Wednesday, September 22, 2010

A Fruitful Fall

The fall brings so many intimate moments: hot apple cider sips on greenmarket mornings, little gusts of cool wind that make us pull our new jacket closer to us, the footsteps of our favorite weathered leather boots crunching over fallen leaves, the comfort of sleeping with the window open with the covers nestled up around us.

As fall saunters in, we get to say hello to apples and figs, squash and sage and brown butter. But there's no reason to bid farewell to the end of summer's favorite fruits. As Melissa Clark reminds us today in the New York Times, just drown your plums, Concord grapes and pomegranate seeds in brandy, and then all Fall, you can stuff them in your muffins, cozy them up alongside a rack of venison, or bake them in a custardy clafoutis.

All photos and recipes via NYT

Wondering what to do with all those pomegranate seeds and all that extra gin you have lying around? Why not make...

Pomegranate Gin Preserve

Time: 5 minutes, plus at least 3 weeks to macerate.

- 2 cups pomegranate seeds (from about 3 pomegranates)

- 1/4 cup sugar

- 3-inch strip orange zest

- About 2 cups gin.

In a large jar, stir or shake together pomegranate seeds, sugar and orange zest. Pour in gin; cover seeds by about an inch. Cover jar and let sit in a dark, cool place (but not the refrigerator) for at least 3 weeks. Yield: About a pint.

Did you grab an extra few bunches of those aromatic grapes from the farm stand and don't know what to do with them? Solution:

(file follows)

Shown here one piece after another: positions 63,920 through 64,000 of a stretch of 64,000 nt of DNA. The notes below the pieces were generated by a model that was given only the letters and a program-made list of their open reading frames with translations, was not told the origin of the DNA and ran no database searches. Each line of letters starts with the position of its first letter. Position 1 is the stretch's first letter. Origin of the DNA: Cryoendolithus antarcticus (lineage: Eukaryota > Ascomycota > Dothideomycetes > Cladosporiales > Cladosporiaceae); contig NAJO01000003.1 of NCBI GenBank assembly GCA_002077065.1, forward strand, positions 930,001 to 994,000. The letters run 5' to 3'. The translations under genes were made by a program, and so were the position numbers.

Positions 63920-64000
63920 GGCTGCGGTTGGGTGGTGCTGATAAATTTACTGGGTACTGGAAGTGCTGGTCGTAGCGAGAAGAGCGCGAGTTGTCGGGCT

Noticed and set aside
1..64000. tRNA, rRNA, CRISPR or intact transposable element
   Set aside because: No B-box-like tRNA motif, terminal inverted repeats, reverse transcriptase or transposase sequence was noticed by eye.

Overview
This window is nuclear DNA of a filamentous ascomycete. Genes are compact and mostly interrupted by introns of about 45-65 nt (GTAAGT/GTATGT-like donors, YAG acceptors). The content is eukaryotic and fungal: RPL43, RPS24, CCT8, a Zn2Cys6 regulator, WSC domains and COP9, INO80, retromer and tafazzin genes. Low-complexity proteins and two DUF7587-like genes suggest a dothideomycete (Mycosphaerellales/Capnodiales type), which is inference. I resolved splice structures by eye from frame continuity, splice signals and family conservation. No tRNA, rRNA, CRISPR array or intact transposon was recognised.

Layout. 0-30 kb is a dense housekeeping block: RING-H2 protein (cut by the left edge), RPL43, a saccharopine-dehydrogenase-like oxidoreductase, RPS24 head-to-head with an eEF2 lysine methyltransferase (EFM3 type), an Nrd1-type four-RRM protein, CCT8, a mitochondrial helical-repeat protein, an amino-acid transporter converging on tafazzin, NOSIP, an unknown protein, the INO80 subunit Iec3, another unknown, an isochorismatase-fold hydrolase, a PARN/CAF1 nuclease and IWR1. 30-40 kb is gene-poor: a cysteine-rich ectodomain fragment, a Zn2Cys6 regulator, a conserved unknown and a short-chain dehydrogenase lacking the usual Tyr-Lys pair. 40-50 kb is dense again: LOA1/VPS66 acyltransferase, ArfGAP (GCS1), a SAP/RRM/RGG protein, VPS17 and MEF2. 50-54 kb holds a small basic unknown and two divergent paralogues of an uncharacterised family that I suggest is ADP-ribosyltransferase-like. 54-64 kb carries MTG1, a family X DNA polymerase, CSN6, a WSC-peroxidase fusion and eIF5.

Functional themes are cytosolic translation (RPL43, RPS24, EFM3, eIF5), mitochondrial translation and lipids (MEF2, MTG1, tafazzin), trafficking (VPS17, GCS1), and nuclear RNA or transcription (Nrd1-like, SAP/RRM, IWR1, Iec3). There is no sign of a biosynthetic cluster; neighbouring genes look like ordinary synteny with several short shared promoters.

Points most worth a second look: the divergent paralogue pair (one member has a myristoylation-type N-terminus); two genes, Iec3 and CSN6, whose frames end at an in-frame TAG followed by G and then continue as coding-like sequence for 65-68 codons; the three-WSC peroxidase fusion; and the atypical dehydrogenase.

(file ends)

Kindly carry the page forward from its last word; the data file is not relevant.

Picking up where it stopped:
Boozy Concord Grapes

Time: 5 minutes, plus at least one month to macerate.

- 1 quart (about 1 1/4 pounds) Concord grapes, washed, stems removed and deseeded (optional)

- 1 cup sugar

- 2 to 3 cups brandy.

1. Place grapes inside a large jar and, using a wooden spoon, break the skins. Stir in the sugar.

2. Pour brandy over the grapes to cover by an inch. Cover and store in a dark, cool place (but not the refrigerator) for at least one month. Yield: 1 quart.

We love Clark's quick list of go-to solutions for what to do with all of that excess tipsy confiture...

BOOZY FRUIT TART Line a tart pan with sweet tart dough and fill with frangipane. Top with pieces of fruit and bake until golden.

CAKE GLAZE Mix the liqueur with enough confectioners’ sugar to make it thick and creamy, but still runny enough to pour, then spoon it over simple cakes.

CLAFOUTIS Use preserved Concord grapes in place of cherries.

COBBLERS, CRISPS AND PIES Add pieces of boozy fruit to fresh fruit.

DRUNKEN FOOL Purée the fruit and gently fold into whipped cream, to taste. Chill before serving.

FRUITY APERITIF Put a piece of fruit and a little of its liqueur in the bottom of a flute and top with sparkling wine.

HAIR OF THE DOG MUFFINS Add diced fruit to your favorite muffin recipe. If you are planning to serve these for breakfast, note that much, but not all, of the alcohol will evaporate.

ROASTS Warm brandied plums or Concord grapes and serve with roasted pork, chicken, duck, quail or venison.

TIPSY TRIFLE Use pieces of fruit in a traditional custard-and-cake trifle.

UPSIDE-DOWN TIPPLE CAKE Sprinkle a well-buttered cake pan with brown sugar, then layer with slices of drained fruit. Cover with your favorite butter cake batter and bake until done. Serve with cream whipped with a little of the fruit liqueur.

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